While I was camped at Kanopolis State Park in Kansas I took a self-guided driving tour of the region with a brochure provided by the Army Corp of Engineers. The brochure provided information about important historical points of interest in the region and the first point was close to my campsite.
One of the first locations in the brochure was an old cemetery. When I arrived at the location, I found the sign marking the location of the cemetery, but all I saw was one solitary monument surrounded by a fence in the middle of a field. Because it was posted as private property with no trespassing allowed, I was unable to get up close to the stone. It seemed so bleak to me, but the location was being protected, and I was able to have a few minutes of quiet to pay my regards to the man who had worked and settled this land. I have no idea if the monument marked his grave or if it was placed to commemorate the entire family who had worked this property.
The self-guided tour continued in this manner. I would drive on to the next location and find a sign marking the location of a post office, or a barn, or a ranch, or an old house but there would be nothing remaining at the location. The brochure provided old pictures of many of these sites from bygone days, but the structures were no longer standing in the present day. Not even ruins, simply gone. It left me thinking of the impermanence of the things we build and our short life spans. I thought of the petroglyphs that the ancients left all over this continent that remain to remind us of their presence in the history of our land, but many more modern structures are long gone. The people lived, and worked, and survived as best they could – and then they’re gone.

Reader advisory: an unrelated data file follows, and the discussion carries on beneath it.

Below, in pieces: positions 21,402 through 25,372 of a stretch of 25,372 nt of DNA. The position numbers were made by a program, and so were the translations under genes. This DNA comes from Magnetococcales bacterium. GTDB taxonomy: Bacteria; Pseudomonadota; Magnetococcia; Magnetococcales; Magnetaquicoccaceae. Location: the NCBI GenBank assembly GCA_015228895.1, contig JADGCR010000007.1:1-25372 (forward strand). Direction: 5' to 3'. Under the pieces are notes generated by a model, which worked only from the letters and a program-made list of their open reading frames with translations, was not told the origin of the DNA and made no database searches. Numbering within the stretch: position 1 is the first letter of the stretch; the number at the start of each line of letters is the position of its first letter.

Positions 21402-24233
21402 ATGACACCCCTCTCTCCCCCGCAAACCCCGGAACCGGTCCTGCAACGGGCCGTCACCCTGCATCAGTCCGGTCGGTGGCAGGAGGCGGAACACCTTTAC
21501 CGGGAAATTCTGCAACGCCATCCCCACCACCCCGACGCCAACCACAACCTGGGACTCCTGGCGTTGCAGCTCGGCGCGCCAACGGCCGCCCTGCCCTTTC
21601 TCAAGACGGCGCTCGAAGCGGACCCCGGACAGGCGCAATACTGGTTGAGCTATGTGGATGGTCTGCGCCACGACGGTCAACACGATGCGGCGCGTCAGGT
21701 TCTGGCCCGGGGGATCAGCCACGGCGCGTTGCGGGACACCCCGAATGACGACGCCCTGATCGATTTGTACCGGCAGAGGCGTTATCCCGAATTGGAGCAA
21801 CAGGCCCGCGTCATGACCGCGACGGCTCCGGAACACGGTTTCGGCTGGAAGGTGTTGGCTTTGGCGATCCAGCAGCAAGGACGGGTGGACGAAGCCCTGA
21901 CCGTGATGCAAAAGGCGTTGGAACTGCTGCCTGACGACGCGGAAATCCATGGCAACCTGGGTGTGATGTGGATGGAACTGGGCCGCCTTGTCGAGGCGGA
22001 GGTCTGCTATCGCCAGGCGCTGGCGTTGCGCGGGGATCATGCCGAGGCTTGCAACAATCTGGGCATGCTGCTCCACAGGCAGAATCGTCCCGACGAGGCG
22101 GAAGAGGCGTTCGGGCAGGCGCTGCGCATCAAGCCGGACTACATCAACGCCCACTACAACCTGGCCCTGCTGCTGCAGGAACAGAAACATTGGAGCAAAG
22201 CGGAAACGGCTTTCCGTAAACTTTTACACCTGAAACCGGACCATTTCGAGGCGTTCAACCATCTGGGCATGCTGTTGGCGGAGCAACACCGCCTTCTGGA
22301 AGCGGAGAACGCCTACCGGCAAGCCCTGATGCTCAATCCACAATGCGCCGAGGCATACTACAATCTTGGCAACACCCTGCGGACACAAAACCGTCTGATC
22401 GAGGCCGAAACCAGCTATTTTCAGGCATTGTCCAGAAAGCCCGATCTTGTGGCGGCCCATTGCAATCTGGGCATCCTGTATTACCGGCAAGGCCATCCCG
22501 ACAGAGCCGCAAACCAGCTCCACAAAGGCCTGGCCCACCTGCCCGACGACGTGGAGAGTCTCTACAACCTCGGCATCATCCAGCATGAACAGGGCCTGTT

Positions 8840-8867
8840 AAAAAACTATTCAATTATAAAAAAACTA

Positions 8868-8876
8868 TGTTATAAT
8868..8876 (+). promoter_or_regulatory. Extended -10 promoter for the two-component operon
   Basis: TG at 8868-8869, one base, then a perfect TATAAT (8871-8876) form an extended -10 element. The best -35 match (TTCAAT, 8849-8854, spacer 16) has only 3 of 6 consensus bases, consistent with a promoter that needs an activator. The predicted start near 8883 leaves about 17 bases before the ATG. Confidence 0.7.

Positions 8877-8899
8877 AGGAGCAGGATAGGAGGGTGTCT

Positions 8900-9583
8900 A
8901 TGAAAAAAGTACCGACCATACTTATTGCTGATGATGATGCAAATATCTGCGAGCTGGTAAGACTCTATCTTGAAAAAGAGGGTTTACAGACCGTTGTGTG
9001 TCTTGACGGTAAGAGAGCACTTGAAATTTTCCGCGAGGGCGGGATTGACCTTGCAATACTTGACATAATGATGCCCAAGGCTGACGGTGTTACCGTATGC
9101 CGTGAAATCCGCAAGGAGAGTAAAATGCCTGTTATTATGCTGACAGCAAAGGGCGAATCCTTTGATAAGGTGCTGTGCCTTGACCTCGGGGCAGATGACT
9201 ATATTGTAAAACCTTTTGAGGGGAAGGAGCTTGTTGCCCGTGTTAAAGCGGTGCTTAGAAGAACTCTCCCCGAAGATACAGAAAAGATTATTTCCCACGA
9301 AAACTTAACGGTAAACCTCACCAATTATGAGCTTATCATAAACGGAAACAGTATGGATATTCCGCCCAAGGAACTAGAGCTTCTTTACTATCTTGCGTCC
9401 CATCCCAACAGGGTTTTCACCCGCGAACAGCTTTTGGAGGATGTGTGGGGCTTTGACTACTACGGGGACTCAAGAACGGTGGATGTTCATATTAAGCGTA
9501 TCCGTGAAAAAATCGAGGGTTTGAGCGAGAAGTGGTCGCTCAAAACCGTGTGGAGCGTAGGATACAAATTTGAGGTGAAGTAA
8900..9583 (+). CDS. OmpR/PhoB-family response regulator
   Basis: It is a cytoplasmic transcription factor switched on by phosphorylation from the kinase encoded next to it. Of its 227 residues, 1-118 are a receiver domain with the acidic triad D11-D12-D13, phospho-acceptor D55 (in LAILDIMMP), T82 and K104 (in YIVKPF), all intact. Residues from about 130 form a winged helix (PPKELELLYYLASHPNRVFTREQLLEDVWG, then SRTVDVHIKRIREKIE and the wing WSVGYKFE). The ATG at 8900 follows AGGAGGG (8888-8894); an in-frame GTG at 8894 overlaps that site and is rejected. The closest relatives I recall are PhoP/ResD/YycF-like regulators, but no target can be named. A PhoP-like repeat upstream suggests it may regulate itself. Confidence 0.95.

And yet, if I had stories of family members who once settled this area, that brochure and the self-guided tour would have meant a great deal to me. And I found myself turning to thoughts of the written records that we are keeping and realizing that they’re not so different from the petroglyphs that the ancients left. The structures no longer stand, but the stories remain.